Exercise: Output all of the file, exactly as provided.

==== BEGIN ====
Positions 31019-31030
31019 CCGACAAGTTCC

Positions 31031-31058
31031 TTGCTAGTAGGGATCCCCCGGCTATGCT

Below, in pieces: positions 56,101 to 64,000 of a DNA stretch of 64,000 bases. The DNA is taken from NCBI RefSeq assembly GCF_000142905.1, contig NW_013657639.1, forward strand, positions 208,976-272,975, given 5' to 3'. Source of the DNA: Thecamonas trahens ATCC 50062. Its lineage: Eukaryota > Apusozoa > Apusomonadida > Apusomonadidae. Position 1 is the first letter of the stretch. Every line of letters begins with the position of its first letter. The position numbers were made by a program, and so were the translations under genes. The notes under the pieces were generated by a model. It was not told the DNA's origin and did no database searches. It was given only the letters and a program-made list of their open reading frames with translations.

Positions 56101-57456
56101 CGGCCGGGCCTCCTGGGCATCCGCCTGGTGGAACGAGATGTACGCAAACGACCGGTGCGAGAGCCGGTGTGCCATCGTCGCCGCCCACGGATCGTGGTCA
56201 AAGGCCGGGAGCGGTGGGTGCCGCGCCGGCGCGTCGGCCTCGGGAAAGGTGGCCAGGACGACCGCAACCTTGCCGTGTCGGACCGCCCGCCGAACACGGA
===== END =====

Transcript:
Positions 31019-31030
31019 CCGACAAGTTCC

Positions 31031-31058
31031 TTGCTAGTAGGGATCCCCCGGCTATGCT

Below, in pieces: positions 56,101 to 64,000 of a DNA stretch of 64,000 bases. The DNA is taken from NCBI RefSeq assembly GCF_000142905.1, contig NW_013657639.1, forward strand, positions 208,976-272,975, given 5' to 3'. Source of the DNA: Thecamonas trahens ATCC 50062. Its lineage: Eukaryota > Apusozoa > Apusomonadida > Apusomonadidae. Position 1 is the first letter of the stretch. Every line of letters begins with the position of its first letter. The position numbers were made by a program, and so were the translations under genes. The notes under the pieces were generated by a model. It was not told the DNA's origin and did no database searches. It was given only the letters and a program-made list of their open reading frames with translations.

Positions 56101-57456
56101 CGGCCGGGCCTCCTGGGCATCCGCCTGGTGGAACGAGATGTACGCAAACGACCGGTGCGAGAGCCGGTGTGCCATCGTCGCCGCCCACGGATCGTGGTCA
56201 AAGGCCGGGAGCGGTGGGTGCCGCGCCGGCGCGTCGGCCTCGGGAAAGGTGGCCAGGACGACCGCAACCTTGCCGTGTCGGACCGCCCGCCGAACACGGA